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A Cheat Sheet For Tuesday's Primary Election In Missouri

Peggy Lowe
KCUR 89.3

Tuesday is Missouri voters’ first chance to weigh in on statewide primary races — including choosing which Republican will take on U.S. Sen. Claire McCaskill in November — as well as a crucial union-related ballot measure.

What follows is not an exhaustive list of races and issues on ballots around Missouri, but highlights the major statewide issues, as well as a few local races.

U.S. Senate primary

Credit Erica Hunzinger / KCUR 89.3 file photo
KCUR 89.3 file photo
Josh Hawley campaigned in Raytown in March.

Establishment Republicans’ chosen candidate is Attorney General Josh Hawley, a 38-year-old who’s been in statewide office for about a year and a half. He has the lead in fundraising, as well as in big-name GOP endorsements, including President Donald Trump, and has campaigned on a populist message. Ten other people are on the GOP primary ballot, and two of them, Austin Petersen and Tony Monetti, may be in line to catch the voters who aren’t enthralled with Hawley. KCUR detailed the race, and voters’ feelings, in July.

On the Democrats’ side, incumbent and two-term Sen. Claire McCaskill faces some challengers, but she is expected to win by a large margin. Because of that, she has focused on Hawley, as demonstrated on KCUR’s Up To Date earlier this summer.

Proposition A ballot initiative

Credit Sophia Tulp / KCUR 89.3 file photo
KCUR 89.3 file photo
An anti-Proposition A rally in July.

This question, which asks voters to decide whether to ban unions from requiring that workers pay dues, is back on a statewide ballot 40 years after the last effort. Former Missouri Gov. Eric Greitens signed right to work into law last year, but pro-union groups gathered enough signatures to force it to the ballot. KCUR talked with union members and business representatives to find out more.

State Auditor

Democrats hold just two statewide seats: McCaskill’s Senate spot and the auditor’s office. Four Republican candidates are looking to be able to uproot Nicole Galloway in the midterms, and St. Louis Public Radio profiled them.

Jackson County Executive

Frank White’s looking to stay in the office he was appointed to in 2016. Since then, the Jackson County Detention Center’s problems have come to a head. White is being challenged by Matthew Merryman and Jeremy Rains. With no Republican primary, whoever wins the Democratic one will move on to face a Green Party candidate in the fall.


Missouri General Assembly

Credit Facebook / Friends of Harry Roberts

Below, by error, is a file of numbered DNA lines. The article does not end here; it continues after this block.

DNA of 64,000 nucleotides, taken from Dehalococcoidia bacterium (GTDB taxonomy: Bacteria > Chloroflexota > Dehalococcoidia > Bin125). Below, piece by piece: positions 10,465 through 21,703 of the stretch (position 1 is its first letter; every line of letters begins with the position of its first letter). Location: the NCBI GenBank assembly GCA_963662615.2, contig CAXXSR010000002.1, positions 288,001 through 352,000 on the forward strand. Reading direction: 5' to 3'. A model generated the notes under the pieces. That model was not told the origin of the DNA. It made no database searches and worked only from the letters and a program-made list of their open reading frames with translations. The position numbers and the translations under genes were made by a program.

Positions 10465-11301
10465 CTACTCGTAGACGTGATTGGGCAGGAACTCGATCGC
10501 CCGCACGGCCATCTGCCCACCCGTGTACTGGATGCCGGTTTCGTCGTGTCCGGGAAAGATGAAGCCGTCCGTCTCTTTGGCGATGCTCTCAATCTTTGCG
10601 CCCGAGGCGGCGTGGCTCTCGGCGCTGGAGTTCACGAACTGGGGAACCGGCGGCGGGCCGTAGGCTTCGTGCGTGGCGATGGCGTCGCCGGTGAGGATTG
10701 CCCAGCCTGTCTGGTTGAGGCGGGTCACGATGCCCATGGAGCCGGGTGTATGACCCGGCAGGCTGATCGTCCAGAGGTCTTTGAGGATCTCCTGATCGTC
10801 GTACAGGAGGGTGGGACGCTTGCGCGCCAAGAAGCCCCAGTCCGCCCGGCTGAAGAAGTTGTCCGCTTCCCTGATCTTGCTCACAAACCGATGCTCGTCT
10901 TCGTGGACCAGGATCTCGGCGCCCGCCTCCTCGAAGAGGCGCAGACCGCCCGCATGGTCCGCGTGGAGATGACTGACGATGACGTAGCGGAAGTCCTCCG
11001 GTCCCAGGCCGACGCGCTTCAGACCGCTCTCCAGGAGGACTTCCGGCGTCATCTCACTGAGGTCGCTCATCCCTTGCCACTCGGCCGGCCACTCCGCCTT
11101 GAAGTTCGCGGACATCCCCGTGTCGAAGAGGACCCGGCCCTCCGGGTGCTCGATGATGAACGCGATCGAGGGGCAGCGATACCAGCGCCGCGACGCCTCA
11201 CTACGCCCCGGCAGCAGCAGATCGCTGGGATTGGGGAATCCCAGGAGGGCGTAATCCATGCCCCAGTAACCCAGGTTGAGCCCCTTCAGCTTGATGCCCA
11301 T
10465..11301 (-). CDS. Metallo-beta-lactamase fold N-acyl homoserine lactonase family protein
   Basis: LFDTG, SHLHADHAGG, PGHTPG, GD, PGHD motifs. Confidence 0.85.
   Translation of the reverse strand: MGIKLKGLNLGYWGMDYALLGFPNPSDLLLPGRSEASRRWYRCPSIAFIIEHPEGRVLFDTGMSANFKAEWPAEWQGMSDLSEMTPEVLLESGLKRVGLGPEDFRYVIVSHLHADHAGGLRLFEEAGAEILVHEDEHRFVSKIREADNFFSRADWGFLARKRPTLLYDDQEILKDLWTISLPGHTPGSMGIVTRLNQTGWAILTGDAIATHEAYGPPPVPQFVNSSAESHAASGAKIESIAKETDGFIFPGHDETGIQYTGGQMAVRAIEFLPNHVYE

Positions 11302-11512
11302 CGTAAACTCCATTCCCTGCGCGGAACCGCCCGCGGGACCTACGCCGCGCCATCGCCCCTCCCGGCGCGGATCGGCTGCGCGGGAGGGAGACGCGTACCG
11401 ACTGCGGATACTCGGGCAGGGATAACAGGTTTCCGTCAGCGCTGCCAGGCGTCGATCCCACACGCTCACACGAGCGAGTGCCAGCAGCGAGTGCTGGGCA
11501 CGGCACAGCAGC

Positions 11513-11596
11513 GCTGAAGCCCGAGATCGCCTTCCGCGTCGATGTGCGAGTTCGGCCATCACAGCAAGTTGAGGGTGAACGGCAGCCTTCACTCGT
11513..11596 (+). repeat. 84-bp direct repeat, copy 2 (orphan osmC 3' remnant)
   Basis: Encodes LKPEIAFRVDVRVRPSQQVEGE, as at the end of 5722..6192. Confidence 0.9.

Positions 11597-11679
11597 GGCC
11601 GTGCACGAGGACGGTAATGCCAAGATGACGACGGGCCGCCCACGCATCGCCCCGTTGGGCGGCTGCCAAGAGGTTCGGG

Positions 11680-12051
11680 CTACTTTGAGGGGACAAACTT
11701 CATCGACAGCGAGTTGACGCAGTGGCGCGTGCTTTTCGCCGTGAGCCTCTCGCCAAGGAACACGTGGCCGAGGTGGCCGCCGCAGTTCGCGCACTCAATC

Tony Luetkemeyer (left) and Harry Roberts are vying for the GOP nomination in the 34th Senate District.

The major race in the greater Kansas City metro area is the GOP primary for Sen. Rob Schaaf’s 34th District seat, representing Platte and Buchanan counties. Schaaf, who is term-limited, backs Harry Roberts. First-time candidate Tony Luetkemeyer is running as an outsider, but is kin to U.S. Rep. Blaine Luetkemeyer of Missouri and Greitens via his wife, who was the governor’s legal counsel.

Several other primaries for Missouri Senate and House seats have candidates who are running unopposed, such as GOP Rep. Kevin Corlew, who is seeking re-election in the 14th District (North Kansas City). Earlier this year, Corlew lost a special election for a Missouri Senate seat to Democrat Lauren Arthur.

Others have challengers but are overwhelmingly expected to win races, such as Republican Sen. Mike Cierpiot, who first gained his 8th District seat (eastern Jackson County) in 2017 with a narrow victory over Democrat Hillary Shields. He’ll face Shields again in November.

Kansas City residential inspections

Kansas City landlords who don’t take action on serious issues at their properties may have to pay a $20-per-unit annual fee that the city would use to hire inspectors to check out tenant complaints. Opponents of Question One warn it may have unintended consequences. Dozens of cities across the U.S., including neighboring Kansas City, Kansas, already have such laws.

What do you need to vote?

Missouri has had a voter ID law for more than a year. Click here to see what you’ll need to take with you in order to cast a ballot. (Technically, if you don’t have any of the documents, you’ll be allowed to fill out a provisional ballot.) To find your polling place, visit the Secretary of State’s website.

Wait, when’s the next election?

The midterm election will be held Nov. 6. On top of the races described above, there’ll also be a question on whether to raise the state’s gas tax and five ballot measures for voters to weigh in on, including medical marijuana and minimum wage laws. The deadline to register to vote in the general election is Oct. 10.

Erica Hunzinger is an editor with KCUR and Harvest Public Media. Follow her on Twitter: @ehunzinger.

Erica Hunzinger is the news editor for the Kansas News Service.
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